After reviewing the draft testimony and Lenczowski’s comments and suggestions, Reagan wrote on the June 8 memorandum from Clark: “I have crossed out most of the numbers in the margins to indicate I don’t think the footnotes they indicate apply & thus the crossed out [Page 195] lines should be restored. As to insert on P.20A I would only offer that to Sec. Shultz as a suggestion and leave it to him to accept or reject.” Lenczowski had added a typed insert on page 20A entitled: “Rebuilding America’s Moral, Spiritual and Political Strength.” The first few lines read: “Finally there is the question of America’s moral-political-spiritual strength. This is the factor of our own national power that the Soviets scrutinize most closely. It is on the basis of their assessment of the levels of this strength that the Soviets make most of their strategic decisions.” (Reagan Library, William Clark Files, US-Soviet Relations Papers, Working File: Contains Originals (13)) None of this suggested section was added to Shultz’s final testimony.
In his note to Clark, Reagan commented: “I read the footnotes loud & clear but believe they fail to recognize some of the problems we are trying to resolve with Congress. At the same time some of them suggest or could be taken as indicating that war is inevitable. I can’t accept that.” (Ibid.) In accordance with Reagan’s note, very few of Lenczowski’s additions and changes were incorporated into the final version of the testimony. In each of the examples above, the testimony remained as it was originally written in the draft.
In his memoir, Shultz recalled: “Several days before testifying, I took a copy over to the White House, gave it to the president, and went over it with him line by line.” Shultz continued: “I got the committee’s attention by telling them of President Reagan’s personal involvement. ‘The President has taken the time not only to talk with me about this, but he has read through this testimony and made a few suggestions,’ I said, adding with a smile, ‘which I found it possible to accept.’ Everyone laughed. I continued, he ‘has signed off on the testimony, so I feel very confident in saying that I am speaking not only for myself but for the President in this statement.’” (Shultz, Turmoil and Triumph, page 276)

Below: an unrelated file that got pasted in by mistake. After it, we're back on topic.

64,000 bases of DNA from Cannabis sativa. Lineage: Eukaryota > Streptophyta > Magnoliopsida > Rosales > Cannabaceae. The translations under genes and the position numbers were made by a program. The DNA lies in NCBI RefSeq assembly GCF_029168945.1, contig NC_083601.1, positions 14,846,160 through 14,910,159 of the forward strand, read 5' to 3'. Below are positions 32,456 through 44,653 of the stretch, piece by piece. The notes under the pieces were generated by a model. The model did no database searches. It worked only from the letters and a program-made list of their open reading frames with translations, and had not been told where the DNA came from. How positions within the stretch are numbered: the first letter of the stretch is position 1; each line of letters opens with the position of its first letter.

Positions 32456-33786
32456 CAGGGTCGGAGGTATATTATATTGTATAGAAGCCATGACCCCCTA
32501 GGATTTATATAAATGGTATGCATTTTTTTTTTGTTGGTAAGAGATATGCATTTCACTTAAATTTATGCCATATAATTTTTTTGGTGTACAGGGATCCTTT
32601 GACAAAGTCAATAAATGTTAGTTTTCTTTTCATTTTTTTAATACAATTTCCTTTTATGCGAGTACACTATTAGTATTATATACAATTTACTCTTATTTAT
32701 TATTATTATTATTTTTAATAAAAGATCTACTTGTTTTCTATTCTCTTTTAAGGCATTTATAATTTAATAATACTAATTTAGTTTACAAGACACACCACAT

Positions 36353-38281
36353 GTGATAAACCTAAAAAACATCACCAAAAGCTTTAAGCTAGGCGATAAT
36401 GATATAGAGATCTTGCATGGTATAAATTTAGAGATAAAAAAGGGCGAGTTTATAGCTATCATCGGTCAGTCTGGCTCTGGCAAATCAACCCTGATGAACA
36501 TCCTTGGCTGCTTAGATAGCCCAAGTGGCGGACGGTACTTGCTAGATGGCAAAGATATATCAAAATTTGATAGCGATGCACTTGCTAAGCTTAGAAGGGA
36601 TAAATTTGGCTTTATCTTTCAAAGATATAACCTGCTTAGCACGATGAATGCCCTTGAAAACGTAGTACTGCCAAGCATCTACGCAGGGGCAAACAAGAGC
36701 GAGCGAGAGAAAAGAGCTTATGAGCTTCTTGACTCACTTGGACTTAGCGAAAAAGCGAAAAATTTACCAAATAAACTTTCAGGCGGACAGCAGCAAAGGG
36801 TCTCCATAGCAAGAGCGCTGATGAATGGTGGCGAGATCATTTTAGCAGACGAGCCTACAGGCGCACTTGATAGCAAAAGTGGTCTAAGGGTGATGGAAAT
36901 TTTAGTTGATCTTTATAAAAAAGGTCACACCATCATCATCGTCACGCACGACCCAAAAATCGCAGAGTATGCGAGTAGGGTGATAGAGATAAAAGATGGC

During his testimony, the Secretary addressed the primary factors contributing to tensions between the United States and Soviet Union: “A peaceful world order does not require that we and the Soviet Union agree on all the fundamentals of morals or politics. It does require, however, that Moscow’s behavior be subject to the restraint appropriate to living together on this planet in the nuclear age. Not all the many external and internal factors affecting Soviet behavior can be influenced by us. But we take it as part of our obligation to peace to encourage the gradual evolution of the Soviet system toward a more pluralistic political and economic system and, above all, to counter Soviet expansionism through sustained and effective political, economic, and military competition. In the past decade, regrettably, the changes in Soviet behavior have been for the worse. Soviet actions have come into conflict with many of our objectives. They have made the task of managing the Soviet-American relationship considerably harder and have needlessly [Page 196] drawn more and more international problems into the East-West rivalry. To be specific, it is the following developments which have caused us the most concern.” Shultz listed four developments: first, “the continuing Soviet quest for military superiority even in the face of mounting domestic economic difficulties;” second, “the unconstructive Soviet involvement, direct and indirect, in unstable areas of the Third World;” third, “the unrelenting effort to impose an alien Soviet ‘model’ on nominally independent Soviet clients and allies;” and fourth, “Moscow’s continuing practice of stretching a series of treaties and agreements to the brink of violation and beyond.” (Department of State Bulletin, July 1983, pages 66–67)
Shultz explained several ways the United States worked to increase its strength in the face of Soviet challenges: “In a rapidly evolving international environment, there are many fundamental ways the democratic nations can, and must, advance their own goals in the face of the problem posed by the Soviet Union. We must build a durable political consensus at home and within the Atlantic alliance on the nature of the Soviet challenge. We must strengthen our defenses and those of our allies. We must build a common approach within the alliance on the strategic implications of East-West economic relations. And we must compete peacefully and even more effectively with the U.S.S.R. for the political sympathies of the global electorate, especially through the promotion of economic dynamism and democracy throughout the world. Finally, we must continue rebuilding America’s moral-spiritual strength. If sustained over time, these policies can foster a progressively more productive dialogue with the Soviet Union itself.” (Ibid., page 67)